While I agree that present facilities are undesirable, I have hope that the development of “safe nuclear” may someday be possible. While some possibilities for this have been proposed and are being explored, none have proved feasible so far. However, I am hesitant to make a commitment for the future. We have seen many cases where apparently impossible developments have occurred as a result of unexpected technical advances. Thus, I propose a stance of “No Nuclear Energy Now”. I cannot be sure of the future but we should admit possibilities and continue exploring them.
If we abandon fossil fuels and current nuclear energy now, what are the consequences? While rapid advances are being made, most agree that presently available renewable sources are only capable of furnishing a fraction of current energy use (perhaps 20– 30% in the U.S.). Predictions suggest that energy needs will grow as a result of technical developments, growth in population, and changes in the “third world”. What are we to do?
An obvious approach is to use less energy. The U.S. is said to be an “energy hog” using much more energy/capita than most of the world. decreased energy consumption implies changes in lifestyle, but from personal experience, such might not be as great as feared by some. I would guess that a decrease by about 50% would be acceptable to most.
Some propose even more drastic efforts to curtail energy use such as giving up travel, living in smaller houses, eating less and differently, and moving from a more industrial toward a farming economy. While some changes in these directions may be desirable, I believe there are limits to what we find acceptable. I enjoy the benefits of travel, accomplishing interesting tasks on my computer, and using a snow blower as I did recently) rather than a shovel to clear my driveway (which I find increasingly difficult as I age). I dislike routine tasks requiring physical effort but not much thinking. I find that technological advances permit me to enjoy more of these pleasures that increase the quality of my life. I prefer an approach where we carry out sensible conservation in eliminating wasteful tasks, but make efforts to find new ways of replacing them with more effective ones. We must, however, realize that we live in a society having all sorts of people with a variety of skills, interests, and desires, sometimes different from our own. We need to seek ways to complement each other so that we can live together without exploiting each other.
We must learn to use available energy more efficiently. This is already happening with the replacement of incandescent light bulbs that waste about 90% of their energy as heat with more efficient compact fluorescent and light emitting diodes We are seeing efforts to urge or require better insulation of houses and more energy efficient appliances. Solar panels are enabling home owners to generate their own electricity and car makers are being required to do what was previously claimed to be impossible to increase fuel efficiency of their cars. Hybrids and electric cars are gaining popularity with the realization that the internal combustion engine is a relatively inefficient way to obtain mechanical energy from fuel. Electric power generation and use is more efficient.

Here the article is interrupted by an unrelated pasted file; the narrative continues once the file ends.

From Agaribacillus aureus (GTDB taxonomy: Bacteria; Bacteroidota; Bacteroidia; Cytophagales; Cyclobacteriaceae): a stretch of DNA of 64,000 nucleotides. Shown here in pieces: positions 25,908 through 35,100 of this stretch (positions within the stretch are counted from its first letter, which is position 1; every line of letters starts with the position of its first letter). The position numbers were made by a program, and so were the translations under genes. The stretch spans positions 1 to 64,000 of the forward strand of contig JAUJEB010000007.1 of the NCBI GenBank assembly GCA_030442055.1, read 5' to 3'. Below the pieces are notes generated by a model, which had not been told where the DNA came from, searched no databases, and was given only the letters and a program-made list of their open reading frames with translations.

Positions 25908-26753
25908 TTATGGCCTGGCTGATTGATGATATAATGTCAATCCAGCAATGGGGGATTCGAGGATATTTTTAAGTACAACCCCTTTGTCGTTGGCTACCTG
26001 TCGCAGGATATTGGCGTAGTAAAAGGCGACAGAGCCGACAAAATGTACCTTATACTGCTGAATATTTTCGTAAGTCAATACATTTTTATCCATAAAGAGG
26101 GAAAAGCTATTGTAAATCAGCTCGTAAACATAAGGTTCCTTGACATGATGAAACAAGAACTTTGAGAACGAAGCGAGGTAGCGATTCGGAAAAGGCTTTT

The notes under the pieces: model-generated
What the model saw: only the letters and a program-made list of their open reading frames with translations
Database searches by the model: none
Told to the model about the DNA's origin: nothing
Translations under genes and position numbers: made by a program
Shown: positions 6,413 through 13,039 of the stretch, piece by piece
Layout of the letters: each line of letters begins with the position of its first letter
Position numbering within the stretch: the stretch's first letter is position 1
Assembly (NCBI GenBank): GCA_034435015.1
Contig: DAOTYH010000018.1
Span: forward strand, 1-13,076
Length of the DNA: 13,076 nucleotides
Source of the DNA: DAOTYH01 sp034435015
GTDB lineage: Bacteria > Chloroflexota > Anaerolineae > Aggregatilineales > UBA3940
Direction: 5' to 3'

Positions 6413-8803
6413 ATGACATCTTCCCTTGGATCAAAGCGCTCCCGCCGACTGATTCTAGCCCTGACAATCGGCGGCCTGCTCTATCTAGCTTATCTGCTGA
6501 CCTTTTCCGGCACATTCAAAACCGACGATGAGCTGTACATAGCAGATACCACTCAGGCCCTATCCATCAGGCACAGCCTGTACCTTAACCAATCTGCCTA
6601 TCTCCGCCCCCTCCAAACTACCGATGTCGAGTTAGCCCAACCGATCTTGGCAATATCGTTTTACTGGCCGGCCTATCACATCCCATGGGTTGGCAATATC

There is the realization that thermodynamics limits the efficiency of electric power production in power plants, where for most, less than 50% of the energy in fuels can be converted to electricity with the rest being liberated as heat, often wasted. The better approach is through cogeneration where this heat is used for purposes such as heating buildings. This requires a size and location of the plant where this is possible. For example, the new power plant at the University of Massachusetts in Amherst uses this heat for university buildings.
It is apparent that such changes in energy use may not be enough. Efforts are needed to grow availability of renewables as rapidly as possible, but I believe it may take 5 – 10 years to fill the gap. Thus, “bridge means” may be needed to do it. We may need to not completely abandon fossil fuel and nuclear during this period but should phase it out as rapidly as possible with regulation to assure that it be done as safely as possible during this period.
Fracking: The introduction of hydraulic fracturing, “fracking” has made available large resources of NG with a decrease in cost an increased use. It has resulted in a “fracking boom” with many companies vigorously attempting to acquire profits. It has the promise of providing abundant NG during this bridge period.
Fracking is not without its problems. The burning of the NG it produces is still a source of CO2, albeit less than from the fossil fuels, and most believe this must be minimized or stopped. Also, fracking, as now done, requires use of large amounts of water that must be disposed after use. Chemical additives are added to this water, the nature of which is currently not revealed because of industrial secrecy. There is concern that contamination of drinking and agricultural water may occur, and with improper technology, gases, primarily methane, may be released to the atmosphere and serve as potent greenhouse gases. The number of fracking installations is increasing at a great rate consuming appreciable funds and using much increasingly scarce water, along with payments paid to farmers to acquire leases for their operation that often result in undesirable changes in their lifestyles and useful productivity. It is apparent that this use of funds competes with those that might have been used for renewable energy development. There is also some evidence that fracking activities may affect seismic events.